Brands large and small are scrambling to keep up with the rapid convergence of the physical and the digital world. Customers are living in an environment where technology surround them, affects their everyday activities and makes many of the old ways obsolete.
The customer journey is not what it used to be and people interested in your product or service have many avenues of information available to them now. They research online, read product information and customer reviews. They can complete as much as 70 percent of the journey without ever contacting the company. They use digital devices to find information and to make their lives easier.
But as fast as brands invent new ways to appeal to the digital customer, it seems that they’re not in tune with what their customers truly want. A new study by the IBM Institute for Business Value (IBV) reveals that 70 percent of the 6000 people they surveyed find brands’ digital efforts disappointing.
“The disappointment indicates a deep divide between corporate expectations and consumer appetite for digital applications.” Robert Schwartz, global lead of strategy and design at IBM’s Interactive Experience division.
What is the core of this gap?
- While executives believe customers want to try new digital CX initiatives because of their digital fluency, the desire to self-serve, and have more control over the experience, consumers are more concerned with getting quick, convenient, and affordable results.
- Executives are severely underestimating the role generational differences play in consumer adoption new digital experiences.
What does this have to do with PR?
If you think that CX initiatives are not a PR or Comms issue, perhaps its time to think again.
“Companies need to provide personalized and individualized experiences in order to authentically build their brands. With customers of certain demographics, this already matters far more than branded communications.” Robert Schwartz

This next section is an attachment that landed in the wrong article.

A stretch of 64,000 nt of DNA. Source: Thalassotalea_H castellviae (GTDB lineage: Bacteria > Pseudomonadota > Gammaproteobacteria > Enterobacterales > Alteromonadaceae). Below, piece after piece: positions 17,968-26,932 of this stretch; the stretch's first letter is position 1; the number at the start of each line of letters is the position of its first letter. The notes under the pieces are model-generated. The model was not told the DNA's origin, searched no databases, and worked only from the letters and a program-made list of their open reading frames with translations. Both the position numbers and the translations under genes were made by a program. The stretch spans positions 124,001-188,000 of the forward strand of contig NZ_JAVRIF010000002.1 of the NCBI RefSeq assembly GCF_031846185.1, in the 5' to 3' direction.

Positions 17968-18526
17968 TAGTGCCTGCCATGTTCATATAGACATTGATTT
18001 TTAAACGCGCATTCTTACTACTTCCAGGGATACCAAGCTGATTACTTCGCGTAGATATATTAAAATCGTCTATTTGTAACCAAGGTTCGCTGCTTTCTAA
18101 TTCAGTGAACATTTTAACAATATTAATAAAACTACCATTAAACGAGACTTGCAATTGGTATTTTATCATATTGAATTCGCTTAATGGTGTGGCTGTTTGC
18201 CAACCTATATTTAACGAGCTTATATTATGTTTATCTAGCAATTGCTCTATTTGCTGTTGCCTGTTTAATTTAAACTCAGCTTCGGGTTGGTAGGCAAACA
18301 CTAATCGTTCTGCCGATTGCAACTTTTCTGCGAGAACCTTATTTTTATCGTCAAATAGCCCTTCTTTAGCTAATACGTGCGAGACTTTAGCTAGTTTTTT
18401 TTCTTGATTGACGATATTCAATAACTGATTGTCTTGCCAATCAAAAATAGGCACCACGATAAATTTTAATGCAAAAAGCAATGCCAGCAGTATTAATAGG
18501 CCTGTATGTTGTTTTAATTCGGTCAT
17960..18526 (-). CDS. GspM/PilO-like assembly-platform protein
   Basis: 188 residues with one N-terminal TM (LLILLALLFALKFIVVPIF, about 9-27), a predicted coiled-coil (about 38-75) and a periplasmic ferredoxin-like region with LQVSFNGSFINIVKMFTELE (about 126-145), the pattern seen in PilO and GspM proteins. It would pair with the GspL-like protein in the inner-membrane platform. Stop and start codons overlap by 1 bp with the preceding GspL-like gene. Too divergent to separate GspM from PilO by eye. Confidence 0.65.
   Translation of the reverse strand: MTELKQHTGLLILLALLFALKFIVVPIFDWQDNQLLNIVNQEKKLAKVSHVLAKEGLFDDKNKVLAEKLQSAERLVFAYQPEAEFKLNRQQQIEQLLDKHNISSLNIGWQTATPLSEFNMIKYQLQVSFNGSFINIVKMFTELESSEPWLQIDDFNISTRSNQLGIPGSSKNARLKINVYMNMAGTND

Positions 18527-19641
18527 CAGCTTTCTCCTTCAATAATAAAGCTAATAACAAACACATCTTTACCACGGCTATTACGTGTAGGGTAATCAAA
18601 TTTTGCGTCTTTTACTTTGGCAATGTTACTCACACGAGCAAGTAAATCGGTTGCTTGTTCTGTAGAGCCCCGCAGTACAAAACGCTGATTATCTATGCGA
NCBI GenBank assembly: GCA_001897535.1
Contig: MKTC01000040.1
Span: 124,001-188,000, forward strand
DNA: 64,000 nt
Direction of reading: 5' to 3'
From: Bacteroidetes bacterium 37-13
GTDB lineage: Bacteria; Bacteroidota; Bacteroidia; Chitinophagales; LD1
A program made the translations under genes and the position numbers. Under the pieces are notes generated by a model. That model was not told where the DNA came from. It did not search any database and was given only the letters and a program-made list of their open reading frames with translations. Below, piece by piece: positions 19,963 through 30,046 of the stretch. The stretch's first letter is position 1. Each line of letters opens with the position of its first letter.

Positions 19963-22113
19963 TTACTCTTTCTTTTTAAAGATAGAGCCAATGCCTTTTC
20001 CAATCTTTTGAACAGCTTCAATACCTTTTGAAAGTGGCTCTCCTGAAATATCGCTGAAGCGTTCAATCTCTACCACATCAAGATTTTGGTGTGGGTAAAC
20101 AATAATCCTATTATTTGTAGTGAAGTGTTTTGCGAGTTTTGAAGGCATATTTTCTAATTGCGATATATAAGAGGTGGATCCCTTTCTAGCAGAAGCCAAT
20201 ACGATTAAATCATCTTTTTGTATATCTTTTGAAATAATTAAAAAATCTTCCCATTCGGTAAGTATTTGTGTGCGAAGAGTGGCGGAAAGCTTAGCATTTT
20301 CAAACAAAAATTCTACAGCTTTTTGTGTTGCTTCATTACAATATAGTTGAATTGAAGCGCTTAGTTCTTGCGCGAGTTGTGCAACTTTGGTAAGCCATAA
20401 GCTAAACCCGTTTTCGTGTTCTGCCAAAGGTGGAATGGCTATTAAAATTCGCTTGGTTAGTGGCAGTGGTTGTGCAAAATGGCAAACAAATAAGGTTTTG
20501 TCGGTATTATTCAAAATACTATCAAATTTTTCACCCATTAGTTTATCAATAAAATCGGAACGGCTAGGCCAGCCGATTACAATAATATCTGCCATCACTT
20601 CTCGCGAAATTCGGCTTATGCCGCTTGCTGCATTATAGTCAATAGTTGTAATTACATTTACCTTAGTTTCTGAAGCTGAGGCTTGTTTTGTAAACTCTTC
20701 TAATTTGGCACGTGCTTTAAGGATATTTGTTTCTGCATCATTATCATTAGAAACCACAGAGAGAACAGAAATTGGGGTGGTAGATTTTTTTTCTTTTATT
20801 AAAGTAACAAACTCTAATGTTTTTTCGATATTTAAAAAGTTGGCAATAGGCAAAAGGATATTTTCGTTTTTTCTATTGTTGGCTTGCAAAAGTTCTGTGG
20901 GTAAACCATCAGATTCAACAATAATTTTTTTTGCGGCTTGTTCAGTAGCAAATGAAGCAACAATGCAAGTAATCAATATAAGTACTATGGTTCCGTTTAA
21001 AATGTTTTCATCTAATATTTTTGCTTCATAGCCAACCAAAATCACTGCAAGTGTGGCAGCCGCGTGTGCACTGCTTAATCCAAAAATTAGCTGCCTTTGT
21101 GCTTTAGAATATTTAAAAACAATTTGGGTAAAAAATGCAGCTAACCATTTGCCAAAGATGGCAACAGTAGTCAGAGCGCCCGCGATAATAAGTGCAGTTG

Digital CX Tips
- Design digital experiences to meet customer expectations, not your own— Use this transformation as an opportunity to eliminate underlying customer pain points and reinvent CX – from the customers’ point of view – making it faster, easier or more convenient than traditional channels to engage.
- Analyze customers’ root motivations, desires and pain points – It is important to recognize the generational differences among consumers, but at the same time, not stereotype individuals simply based on their age. Having a detailed and multidimensional understanding of customers is essential. By applying advanced analytics and cognitive technologies to comprehend both structured and unstructured customer data from a variety of sources, companies can build detailed customer profiles that will help determine the right digital CX initiatives to invest in and the best approach for customer adoption.
- Make customer utility and simplicity the core values of digital CX transformation–Customers have already formed ideas about how they engage or transacting digitally with businesses. Executives should conduct thorough research to understand what these expectations are and then iteratively test their digital experience with customers to make sure it is simple to use and gives customers the utility they want.
- Design marketing strategies to address specific needs of your customer base — When launching a digital CX initiatives, it is vital to clearly promote the benefits that customers value, such as time savings, convenience and faster results. Segmentation and personalization can also be used to attract those customers who aren’t especially motivated to try digital CX by giving them additional communications, demonstrations or incentives to try it out.
How PR Can Help
If you’re up to speed on Digital PR you’re already monitoring brand mentions and conversations about your industry, so you should have data about CX pain points and levels of engagement. Share these insights with your marketing and CX team.
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